Secretary of State Clinton and Secretary of Defense Gates discuss the reach, limitations, and effective use of American power in Washington, D.C., October 2009. ©AFP Image
Diplomacy 3.0 is an ambitious multi-year hiring program that recognizes diplomacy as one of the three essential pillars of U.S. foreign policy: diplomacy, development, and defense. To return diplomacy to the forefront in achieving foreign policy goals, Secretary Clinton has a plan, dependent on continuing budget support, to increase the Department’s Foreign Service personnel by 25% by the year 2013 with a 13% increase in Civil Service over the same period. In FY 2010, for example, we hired 1,220 new Foreign Service employees which was 732 new hires above attrition.
Overseas, we need more and better-trained Foreign Service personnel to work in critical fields like post-conflict stabilization and reconstruction and to address the many challenges posed by failed and failing states. Domestically, the Department needs more personnel as well, especially in those areas that directly support overseas posts and operations. Without more personnel, the Department cannot build a “training float,” i.e., sufficient personnel to both train and staff positions. This is especially important with regard to longer-term training, e.g., in critical languages such as Arabic, Chinese, Farsi, Hindi, and Urdu, that require one or two years. Meeting an expanding mission and properly staffing overseas posts, many of which are either difficult or dangerous, requires more personnel trained in the various skills demanded of “smart” diplomacy in the 21st Century.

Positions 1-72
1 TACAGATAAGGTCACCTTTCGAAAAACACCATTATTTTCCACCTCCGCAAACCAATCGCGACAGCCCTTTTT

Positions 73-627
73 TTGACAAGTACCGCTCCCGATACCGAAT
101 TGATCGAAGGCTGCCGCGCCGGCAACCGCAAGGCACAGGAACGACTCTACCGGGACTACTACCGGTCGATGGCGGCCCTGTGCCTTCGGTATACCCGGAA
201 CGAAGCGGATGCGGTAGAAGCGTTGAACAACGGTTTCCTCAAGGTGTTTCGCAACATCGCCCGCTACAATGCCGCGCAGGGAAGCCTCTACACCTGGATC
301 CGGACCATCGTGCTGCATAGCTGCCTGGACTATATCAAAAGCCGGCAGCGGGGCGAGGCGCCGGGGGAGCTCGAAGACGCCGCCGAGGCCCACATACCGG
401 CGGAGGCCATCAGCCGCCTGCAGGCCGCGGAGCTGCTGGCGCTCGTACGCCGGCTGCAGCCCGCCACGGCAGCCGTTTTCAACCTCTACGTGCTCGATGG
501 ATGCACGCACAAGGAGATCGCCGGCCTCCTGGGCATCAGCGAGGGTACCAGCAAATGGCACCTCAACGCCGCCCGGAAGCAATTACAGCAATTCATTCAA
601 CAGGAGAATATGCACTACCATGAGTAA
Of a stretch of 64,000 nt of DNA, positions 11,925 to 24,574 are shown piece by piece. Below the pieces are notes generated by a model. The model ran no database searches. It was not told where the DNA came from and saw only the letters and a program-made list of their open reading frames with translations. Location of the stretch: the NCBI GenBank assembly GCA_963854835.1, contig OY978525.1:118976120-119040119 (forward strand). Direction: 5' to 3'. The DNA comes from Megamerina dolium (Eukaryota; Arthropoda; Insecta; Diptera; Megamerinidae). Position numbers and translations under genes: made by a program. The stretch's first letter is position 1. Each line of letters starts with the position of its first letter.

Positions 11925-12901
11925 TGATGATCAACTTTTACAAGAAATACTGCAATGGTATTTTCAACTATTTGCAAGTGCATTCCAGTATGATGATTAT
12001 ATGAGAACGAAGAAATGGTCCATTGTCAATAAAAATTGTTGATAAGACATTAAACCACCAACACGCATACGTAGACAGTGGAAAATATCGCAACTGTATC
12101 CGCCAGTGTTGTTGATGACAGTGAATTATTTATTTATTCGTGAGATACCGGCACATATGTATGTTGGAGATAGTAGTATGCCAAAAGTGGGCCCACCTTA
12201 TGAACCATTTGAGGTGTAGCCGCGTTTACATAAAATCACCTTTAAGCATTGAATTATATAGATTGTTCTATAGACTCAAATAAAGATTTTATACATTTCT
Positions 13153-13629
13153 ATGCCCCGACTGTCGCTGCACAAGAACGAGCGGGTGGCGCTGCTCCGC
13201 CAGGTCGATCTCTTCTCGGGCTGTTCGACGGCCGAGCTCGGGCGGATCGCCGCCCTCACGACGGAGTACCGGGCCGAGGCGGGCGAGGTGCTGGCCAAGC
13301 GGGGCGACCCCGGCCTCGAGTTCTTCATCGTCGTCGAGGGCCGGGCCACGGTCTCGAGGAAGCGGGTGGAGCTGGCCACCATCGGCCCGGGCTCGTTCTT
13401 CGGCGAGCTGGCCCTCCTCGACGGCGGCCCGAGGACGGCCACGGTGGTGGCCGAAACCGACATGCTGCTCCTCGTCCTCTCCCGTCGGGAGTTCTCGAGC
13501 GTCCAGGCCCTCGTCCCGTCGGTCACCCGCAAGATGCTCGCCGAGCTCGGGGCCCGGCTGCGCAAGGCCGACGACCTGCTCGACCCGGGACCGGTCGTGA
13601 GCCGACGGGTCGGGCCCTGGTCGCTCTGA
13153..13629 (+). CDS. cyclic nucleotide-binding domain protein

The Department is very focused on finding and attracting people who have the critical skills needed, and our outreach is targeted to a talented, diverse pool of candidates.